Identify what information your web service will need in order to fulfil its function. In the simplest sense, these will be whatever needs to be passed through as arguments in the SQL query to be sent to the database. So for renew.cgi you will need identifiers for the item to be renewed and the library user.

Identify what needs to come back from the web service so that it can be used properly. This will either be content (i.e. search results) or an informative message (i.e. "Renewal succeeded", "Renewal failed")

Example Template for a local Web Service

You are now ready to write your own web service. Open a file in the directory on your webserver. Give it a sensible name, i.e. loans.cgi. Then follow the example template here

Now make sure that the file has the appropriate permissions (it needs to be executable by the web server). "chmod 755 [filename]" on the command line in your Web Services directory should do the trick.

Now type the address of your Web Service, including any parameters, into your browser's address bar to test. Your Web Service's return message should appear in the main browser window, as in this example

Proxy Web Services

A Proxy Web Service intermediates between a user or interface and a proprietary web service. There are a number of reasons why you might want to use a proxy web service to access your system's proprietary web services

  • Security Proprietary web services may alter or delete data in the system, or expose sensitive data. Using a proxy web service you add an extra layer of security, controlling and mediating access to the basic services. Your system provider may, in any case, be unhappy if you provide unmoderated access to the system's native web services and insist that you use a proxy.
  • Convenience Proprietary web services are not always written to be human readable, and can be very complex in terms of the parameters they take in and the messages they return. A proxy allows you to mask some of this complexity by asking for simple input and returning simple output
  • Functionality If your interfaces are calling the proprietary web services using javascript and the web services are in a different domain to the web page which is calling them, the browser may refuse to process the call. This is because of security concerns. There are ways round this if the web services can return json rather than XML (see below), but the simplest solution is to write a proxy to your proprietary web services which is in the same domain as the interfaces calling the services.

Proxy Web Services - considerations

Find the address of the proprietary web service and the parameters it needs to perform its function. These should be in your system's documentation. You will have to pass these parameters into the proxy web service so it can pass them on to the proprietary web service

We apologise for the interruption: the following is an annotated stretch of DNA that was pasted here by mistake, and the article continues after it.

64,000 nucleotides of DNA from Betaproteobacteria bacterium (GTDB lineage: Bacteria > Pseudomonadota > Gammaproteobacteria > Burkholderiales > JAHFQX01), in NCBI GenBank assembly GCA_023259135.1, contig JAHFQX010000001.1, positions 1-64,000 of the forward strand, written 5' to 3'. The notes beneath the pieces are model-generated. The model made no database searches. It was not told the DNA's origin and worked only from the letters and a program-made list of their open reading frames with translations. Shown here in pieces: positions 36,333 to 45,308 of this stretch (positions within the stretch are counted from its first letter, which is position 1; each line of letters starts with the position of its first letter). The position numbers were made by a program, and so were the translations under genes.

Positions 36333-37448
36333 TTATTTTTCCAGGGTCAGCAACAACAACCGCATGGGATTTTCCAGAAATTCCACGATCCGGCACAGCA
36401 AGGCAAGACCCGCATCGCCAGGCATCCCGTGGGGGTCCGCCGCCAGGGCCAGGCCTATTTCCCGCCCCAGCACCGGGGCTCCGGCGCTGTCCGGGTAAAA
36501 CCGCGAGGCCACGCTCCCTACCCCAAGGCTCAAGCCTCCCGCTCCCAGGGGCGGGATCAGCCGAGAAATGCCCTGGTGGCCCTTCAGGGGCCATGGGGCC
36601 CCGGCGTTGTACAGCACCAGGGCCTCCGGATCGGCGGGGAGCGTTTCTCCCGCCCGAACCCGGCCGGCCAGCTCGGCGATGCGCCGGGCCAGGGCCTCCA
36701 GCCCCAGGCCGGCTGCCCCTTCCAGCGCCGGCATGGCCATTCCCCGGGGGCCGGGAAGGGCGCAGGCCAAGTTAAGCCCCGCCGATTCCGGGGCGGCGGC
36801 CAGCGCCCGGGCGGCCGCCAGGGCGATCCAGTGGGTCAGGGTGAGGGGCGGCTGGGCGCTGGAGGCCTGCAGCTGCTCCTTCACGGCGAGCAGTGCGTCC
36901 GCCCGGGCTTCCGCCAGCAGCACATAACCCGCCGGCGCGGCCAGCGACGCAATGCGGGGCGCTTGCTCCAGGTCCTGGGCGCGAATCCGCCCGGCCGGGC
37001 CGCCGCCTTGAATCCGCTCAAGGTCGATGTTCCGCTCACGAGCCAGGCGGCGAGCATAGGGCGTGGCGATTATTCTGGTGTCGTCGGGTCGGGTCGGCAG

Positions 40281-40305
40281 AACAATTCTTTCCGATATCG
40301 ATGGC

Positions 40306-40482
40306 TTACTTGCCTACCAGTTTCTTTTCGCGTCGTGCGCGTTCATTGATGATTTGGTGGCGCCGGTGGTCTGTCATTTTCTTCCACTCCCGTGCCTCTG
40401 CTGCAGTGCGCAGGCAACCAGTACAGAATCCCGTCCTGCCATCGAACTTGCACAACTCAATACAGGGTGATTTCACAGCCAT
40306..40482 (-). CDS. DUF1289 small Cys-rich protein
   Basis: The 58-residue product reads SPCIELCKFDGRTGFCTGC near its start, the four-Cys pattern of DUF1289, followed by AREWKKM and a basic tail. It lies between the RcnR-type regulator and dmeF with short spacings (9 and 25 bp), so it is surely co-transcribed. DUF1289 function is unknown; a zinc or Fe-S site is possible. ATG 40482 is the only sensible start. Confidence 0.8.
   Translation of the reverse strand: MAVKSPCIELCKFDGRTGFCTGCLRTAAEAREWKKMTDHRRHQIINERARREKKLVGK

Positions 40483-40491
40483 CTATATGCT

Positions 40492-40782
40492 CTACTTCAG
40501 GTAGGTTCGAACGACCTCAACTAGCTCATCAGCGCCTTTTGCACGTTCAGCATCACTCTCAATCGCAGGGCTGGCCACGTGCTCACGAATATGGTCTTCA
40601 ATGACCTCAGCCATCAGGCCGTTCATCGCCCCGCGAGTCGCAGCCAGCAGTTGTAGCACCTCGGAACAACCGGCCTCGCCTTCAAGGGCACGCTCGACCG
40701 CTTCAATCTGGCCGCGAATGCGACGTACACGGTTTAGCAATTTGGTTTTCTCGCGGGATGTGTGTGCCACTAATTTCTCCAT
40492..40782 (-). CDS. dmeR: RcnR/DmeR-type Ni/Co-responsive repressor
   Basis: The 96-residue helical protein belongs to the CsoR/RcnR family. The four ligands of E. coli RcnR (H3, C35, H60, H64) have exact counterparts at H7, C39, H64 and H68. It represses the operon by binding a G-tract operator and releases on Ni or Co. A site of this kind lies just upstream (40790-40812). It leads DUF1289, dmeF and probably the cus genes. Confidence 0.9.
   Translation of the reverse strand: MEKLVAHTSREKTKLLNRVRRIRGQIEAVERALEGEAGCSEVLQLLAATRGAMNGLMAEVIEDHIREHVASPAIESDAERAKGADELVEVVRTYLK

Look at what the proprietary web service returns. You will have to decide what you want the proxy to return - either exactly what the proprietary service returns or a processed, simplified version

Example Template for a Proxy Web Service

If you are following our Perl template, you will need to ensure that the following Perl modules are installed on your server (ask your system administrator)

  • LWP::Simple
  • LWP::UserAgent
  • HTTP::Request::Common

You are now ready to write your proxy. As with local web services, open a file in the directory on your webserver. Give it a sensible name related to the proprietary service - i.e. renewal_proxy.cgi. Then follow the example template here

As before, make sure that the file has the appropriate permissions (it needs to be executable by the web server). "chmod 755 [filename]" on the command line in your Web Services directory should do the trick.

Now type the address of your proxy Web Service, including any parameters, into your browser's address bar to test.

Further considerations

This is just a quick start-up guide. If you want to start developing around web services, you might want to consider

  • Security Encoding any sensitive identifiers or information before passing them around to web services. One possibility is MD5 encoding. You may also want to put services which reveal personal information behind your institution's authentication system (your system administrator should be able to help with this), ensuring that users can only access their own information.
  • JSON You may want to write local services which return json as well/instead of XML. This can help get round the cross-domain security issues mentioned above. There are a number of existing modules which will convert XML to json.